Unkovskii, Aleksei

The following article is from The Great Soviet Encyclopedia (1979). It might be outdated or ideologically biased.

Unkovskii, Aleksei Mikhailovich


Born Dec. 24, 1828 (Jan. 5, 1829), in the village of Dmitriukovo, in what is now Kalinin Oblast; died Dec. 20, 1893 (Jan. 1, 1894), in St. Petersburg. Russian public figure.

A member of the nobility (dvorianstvo), Unkovskii was close to the Petrashevsky circle and was a friend of M. E. Saltykov-Shchedrin. In 1850 he graduated from the faculty of law at Moscow University, and from 1857 to 1859 he was the marshal of the nobility of Tver’ Province. Unkovskii drafted a liberal plan for the abolition of serfdom that provided for the immediate emancipation of the serfs and the allotment to them of the land they already occupied. In August 1859, as a deputy of the nobility he was invited to take part in a discussion of plans for the Peasant Reform of 1861. He was one of the authors of the Address of the Five, which demanded bourgeois changes in government and administration. In late 1859, when the Tver’ nobility protested the ban on discussions of the serf question in the press, Unkovskii was exiled to Viatka. In 1861, while engaged in legal work, he began making public statements on peasant affairs, but in 1862 his activities in this area were forbidden. In 1865 he became the chairman of the Nizhy Novgorod Control Board, and in 1866 he became a prisiazhnyi poverennyi (sworn attorney) in St. Petersburg.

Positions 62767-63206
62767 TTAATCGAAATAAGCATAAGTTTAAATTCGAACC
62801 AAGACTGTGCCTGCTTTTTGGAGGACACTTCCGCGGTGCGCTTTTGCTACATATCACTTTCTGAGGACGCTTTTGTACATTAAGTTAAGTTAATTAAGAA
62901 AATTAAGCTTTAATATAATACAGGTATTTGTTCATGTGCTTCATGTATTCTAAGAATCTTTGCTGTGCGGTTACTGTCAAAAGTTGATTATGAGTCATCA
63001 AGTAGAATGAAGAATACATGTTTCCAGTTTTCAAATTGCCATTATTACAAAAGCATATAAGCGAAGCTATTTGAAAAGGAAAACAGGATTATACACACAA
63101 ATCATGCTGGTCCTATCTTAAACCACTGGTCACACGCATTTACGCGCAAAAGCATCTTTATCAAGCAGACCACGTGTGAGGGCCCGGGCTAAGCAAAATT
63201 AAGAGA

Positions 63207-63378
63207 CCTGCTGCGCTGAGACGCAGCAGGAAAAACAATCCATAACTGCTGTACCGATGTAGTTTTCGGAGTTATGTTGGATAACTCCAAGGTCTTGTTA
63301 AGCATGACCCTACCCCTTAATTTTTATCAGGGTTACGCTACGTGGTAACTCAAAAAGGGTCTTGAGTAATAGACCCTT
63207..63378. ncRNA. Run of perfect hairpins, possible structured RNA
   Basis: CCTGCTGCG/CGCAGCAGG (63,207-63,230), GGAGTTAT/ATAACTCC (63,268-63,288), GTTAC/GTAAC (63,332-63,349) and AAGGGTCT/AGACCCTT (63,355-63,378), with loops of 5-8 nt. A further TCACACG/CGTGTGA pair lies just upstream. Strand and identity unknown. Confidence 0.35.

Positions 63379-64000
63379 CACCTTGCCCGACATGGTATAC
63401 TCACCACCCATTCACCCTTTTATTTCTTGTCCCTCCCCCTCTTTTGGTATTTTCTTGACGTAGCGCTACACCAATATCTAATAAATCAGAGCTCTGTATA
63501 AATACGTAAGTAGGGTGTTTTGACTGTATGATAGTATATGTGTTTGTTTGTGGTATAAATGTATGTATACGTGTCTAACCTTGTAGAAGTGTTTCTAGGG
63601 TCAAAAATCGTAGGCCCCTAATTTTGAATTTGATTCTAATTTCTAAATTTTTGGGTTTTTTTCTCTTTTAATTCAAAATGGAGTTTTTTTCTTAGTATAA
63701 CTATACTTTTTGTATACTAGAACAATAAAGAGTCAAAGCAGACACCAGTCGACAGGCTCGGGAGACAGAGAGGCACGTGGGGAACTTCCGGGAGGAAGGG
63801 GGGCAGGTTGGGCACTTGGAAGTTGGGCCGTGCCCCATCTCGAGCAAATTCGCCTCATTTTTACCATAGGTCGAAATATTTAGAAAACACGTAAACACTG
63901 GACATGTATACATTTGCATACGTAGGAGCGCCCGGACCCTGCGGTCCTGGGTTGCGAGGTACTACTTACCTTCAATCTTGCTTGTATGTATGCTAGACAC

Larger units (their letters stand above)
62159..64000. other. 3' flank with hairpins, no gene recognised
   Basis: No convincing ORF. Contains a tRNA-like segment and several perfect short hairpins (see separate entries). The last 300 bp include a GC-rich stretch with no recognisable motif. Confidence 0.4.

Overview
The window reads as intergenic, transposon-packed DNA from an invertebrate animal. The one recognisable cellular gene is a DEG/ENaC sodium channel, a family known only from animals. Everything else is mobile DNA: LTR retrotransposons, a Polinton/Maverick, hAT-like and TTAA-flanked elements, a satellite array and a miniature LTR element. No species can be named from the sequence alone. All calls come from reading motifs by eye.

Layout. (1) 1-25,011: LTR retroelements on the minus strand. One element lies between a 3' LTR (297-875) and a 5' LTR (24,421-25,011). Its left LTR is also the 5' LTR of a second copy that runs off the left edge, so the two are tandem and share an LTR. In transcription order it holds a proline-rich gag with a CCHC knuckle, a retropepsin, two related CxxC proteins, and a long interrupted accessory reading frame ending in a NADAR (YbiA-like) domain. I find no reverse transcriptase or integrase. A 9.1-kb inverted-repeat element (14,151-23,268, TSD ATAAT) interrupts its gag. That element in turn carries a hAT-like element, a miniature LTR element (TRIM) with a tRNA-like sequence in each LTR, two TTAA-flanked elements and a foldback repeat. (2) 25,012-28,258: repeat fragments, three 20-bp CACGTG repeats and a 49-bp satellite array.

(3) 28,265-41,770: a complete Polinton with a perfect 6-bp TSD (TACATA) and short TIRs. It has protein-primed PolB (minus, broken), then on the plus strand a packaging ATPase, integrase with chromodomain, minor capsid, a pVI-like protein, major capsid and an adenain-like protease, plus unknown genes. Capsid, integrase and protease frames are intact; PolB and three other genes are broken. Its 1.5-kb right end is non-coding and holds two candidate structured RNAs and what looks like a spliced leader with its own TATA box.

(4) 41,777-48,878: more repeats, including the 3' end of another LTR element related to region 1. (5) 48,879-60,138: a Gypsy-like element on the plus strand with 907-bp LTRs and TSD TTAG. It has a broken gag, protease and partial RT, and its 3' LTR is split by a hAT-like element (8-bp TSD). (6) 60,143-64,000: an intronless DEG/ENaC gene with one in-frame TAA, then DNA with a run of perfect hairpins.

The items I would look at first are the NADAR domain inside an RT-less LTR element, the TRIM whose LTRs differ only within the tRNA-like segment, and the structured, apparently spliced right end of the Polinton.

Unkovskii’s “Notes” were published in the journal Russkaia mysl’ (1906, no. 6–7).


Dzhanshiev, G. A. M. Unkovskii i osvobozhdenie krest’ian. Moscow, 1894.
Saltykov-Shchedrin, M. E. Pis’ma k A. M. Unkovskomu. Poln. sobr. soch., vols. 18–20. Moscow, 1937–39.


The Great Soviet Encyclopedia, 3rd Edition (1970-1979). © 2010 The Gale Group, Inc. All rights reserved.